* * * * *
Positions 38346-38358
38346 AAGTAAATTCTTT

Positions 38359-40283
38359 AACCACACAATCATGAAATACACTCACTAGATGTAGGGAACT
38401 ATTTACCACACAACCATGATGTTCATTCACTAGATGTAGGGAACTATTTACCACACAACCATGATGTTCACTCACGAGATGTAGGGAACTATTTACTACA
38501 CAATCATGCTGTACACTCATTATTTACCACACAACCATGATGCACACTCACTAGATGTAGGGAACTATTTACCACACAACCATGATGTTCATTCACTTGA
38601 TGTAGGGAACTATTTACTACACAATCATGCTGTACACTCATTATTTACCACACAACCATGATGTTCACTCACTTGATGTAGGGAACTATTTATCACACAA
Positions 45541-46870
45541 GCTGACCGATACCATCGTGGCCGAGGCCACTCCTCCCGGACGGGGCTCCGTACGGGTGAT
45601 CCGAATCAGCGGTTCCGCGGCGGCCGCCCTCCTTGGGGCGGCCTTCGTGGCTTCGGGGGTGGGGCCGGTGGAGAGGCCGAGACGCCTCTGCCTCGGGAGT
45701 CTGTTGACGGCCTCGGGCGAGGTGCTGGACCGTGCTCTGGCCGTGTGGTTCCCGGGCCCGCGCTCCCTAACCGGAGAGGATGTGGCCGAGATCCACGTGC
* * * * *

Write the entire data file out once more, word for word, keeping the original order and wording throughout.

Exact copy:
Positions 38346-38358
38346 AAGTAAATTCTTT

Positions 38359-40283
38359 AACCACACAATCATGAAATACACTCACTAGATGTAGGGAACT
38401 ATTTACCACACAACCATGATGTTCATTCACTAGATGTAGGGAACTATTTACCACACAACCATGATGTTCACTCACGAGATGTAGGGAACTATTTACTACA
38501 CAATCATGCTGTACACTCATTATTTACCACACAACCATGATGCACACTCACTAGATGTAGGGAACTATTTACCACACAACCATGATGTTCATTCACTTGA
38601 TGTAGGGAACTATTTACTACACAATCATGCTGTACACTCATTATTTACCACACAACCATGATGTTCACTCACTTGATGTAGGGAACTATTTATCACACAA
Positions 45541-46870
45541 GCTGACCGATACCATCGTGGCCGAGGCCACTCCTCCCGGACGGGGCTCCGTACGGGTGAT
45601 CCGAATCAGCGGTTCCGCGGCGGCCGCCCTCCTTGGGGCGGCCTTCGTGGCTTCGGGGGTGGGGCCGGTGGAGAGGCCGAGACGCCTCTGCCTCGGGAGT
45701 CTGTTGACGGCCTCGGGCGAGGTGCTGGACCGTGCTCTGGCCGTGTGGTTCCCGGGCCCGCGCTCCCTAACCGGAGAGGATGTGGCCGAGATCCACGTGC